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17.24. Using vi Abbreviations as Commands (Cut and Paste Between vi's)

The vi command ab (Section 17.23) is for abbreviating words. But it's also good for abbreviating ex-mode commands that you type over and over. In fact, for ex-mode commands (commands that start with a colon (:)), abbreviations can be better than keymaps (Section 18.2). That's because you can choose almost any command name; you don't have to worry about conflicts with existing vi commands.

Here's an example. If you have a windowing terminal or more than one terminal, you might have vi sessions running in more than one place. Your system might have a way to transfer text between windows, but it can be easier to use files in /tmp -- especially for handling lots of text. (If your text is confidential and your umask (Section 49.4) isn't set to make new files unreadable by other users, try using a more private directory.) Here are some abbreviations from my .exrc (Section 17.30) file:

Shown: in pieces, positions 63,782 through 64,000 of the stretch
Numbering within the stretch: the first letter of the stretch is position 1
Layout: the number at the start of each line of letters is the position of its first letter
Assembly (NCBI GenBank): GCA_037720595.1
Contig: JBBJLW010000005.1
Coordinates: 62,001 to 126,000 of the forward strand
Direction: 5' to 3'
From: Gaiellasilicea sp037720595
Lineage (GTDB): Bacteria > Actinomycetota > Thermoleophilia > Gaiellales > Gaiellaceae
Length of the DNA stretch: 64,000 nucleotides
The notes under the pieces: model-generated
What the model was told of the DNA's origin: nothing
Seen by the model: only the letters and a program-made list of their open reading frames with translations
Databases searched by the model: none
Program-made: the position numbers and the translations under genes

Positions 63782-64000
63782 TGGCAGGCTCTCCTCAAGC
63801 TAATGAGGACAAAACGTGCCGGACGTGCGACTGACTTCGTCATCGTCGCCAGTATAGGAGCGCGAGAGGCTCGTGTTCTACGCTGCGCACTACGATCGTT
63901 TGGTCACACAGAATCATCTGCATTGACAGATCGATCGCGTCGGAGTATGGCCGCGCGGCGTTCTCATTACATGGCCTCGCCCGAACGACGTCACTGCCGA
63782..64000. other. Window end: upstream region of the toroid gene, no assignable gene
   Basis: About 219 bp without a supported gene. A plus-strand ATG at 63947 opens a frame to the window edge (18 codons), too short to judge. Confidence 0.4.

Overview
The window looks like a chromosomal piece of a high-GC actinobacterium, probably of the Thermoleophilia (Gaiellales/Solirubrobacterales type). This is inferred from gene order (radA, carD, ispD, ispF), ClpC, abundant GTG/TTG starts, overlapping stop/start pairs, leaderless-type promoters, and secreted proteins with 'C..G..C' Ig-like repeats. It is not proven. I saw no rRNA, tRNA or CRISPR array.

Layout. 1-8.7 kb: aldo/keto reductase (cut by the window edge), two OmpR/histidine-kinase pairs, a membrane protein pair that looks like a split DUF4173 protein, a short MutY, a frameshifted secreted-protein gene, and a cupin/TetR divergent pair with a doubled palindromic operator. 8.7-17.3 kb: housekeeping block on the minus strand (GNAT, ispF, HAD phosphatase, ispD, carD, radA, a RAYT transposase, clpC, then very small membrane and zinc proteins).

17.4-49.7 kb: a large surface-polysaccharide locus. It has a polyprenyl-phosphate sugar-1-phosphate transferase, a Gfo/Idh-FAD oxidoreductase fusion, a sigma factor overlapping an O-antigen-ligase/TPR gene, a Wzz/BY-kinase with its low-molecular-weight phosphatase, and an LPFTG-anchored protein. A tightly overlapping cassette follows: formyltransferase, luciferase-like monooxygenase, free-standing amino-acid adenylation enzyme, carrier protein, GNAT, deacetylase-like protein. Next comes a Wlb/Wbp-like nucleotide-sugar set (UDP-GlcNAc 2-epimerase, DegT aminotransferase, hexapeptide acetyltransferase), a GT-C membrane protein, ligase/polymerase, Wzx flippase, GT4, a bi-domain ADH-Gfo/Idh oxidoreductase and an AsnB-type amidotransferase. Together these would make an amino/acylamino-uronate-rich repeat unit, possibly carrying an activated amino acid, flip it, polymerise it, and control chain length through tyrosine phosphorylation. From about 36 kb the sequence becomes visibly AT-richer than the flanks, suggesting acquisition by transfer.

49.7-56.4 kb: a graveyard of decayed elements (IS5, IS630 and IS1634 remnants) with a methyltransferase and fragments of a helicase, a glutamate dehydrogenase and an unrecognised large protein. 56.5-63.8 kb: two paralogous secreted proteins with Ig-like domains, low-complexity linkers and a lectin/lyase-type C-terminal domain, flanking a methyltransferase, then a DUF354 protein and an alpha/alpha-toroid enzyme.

Figure Go to http://examples.oreilly.com/upt3 for more information on: exrc

ab aW w! /tmp/jerry.temp.a
ab aR r /tmp/jerry.temp.a
ab bW w! /tmp/jerry.temp.b
ab bR r /tmp/jerry.temp.b

I use those abbreviations this way. To write the current and next 45 lines to temporary file a, I type this command in one vi session:

:.,+45 aW

To read those saved lines into another vi session, I use:


You can do the same thing in a single vi session by using named buffers (Section 17.4), but temporary files are the only method that works between two separate vi sessions.

-- JP

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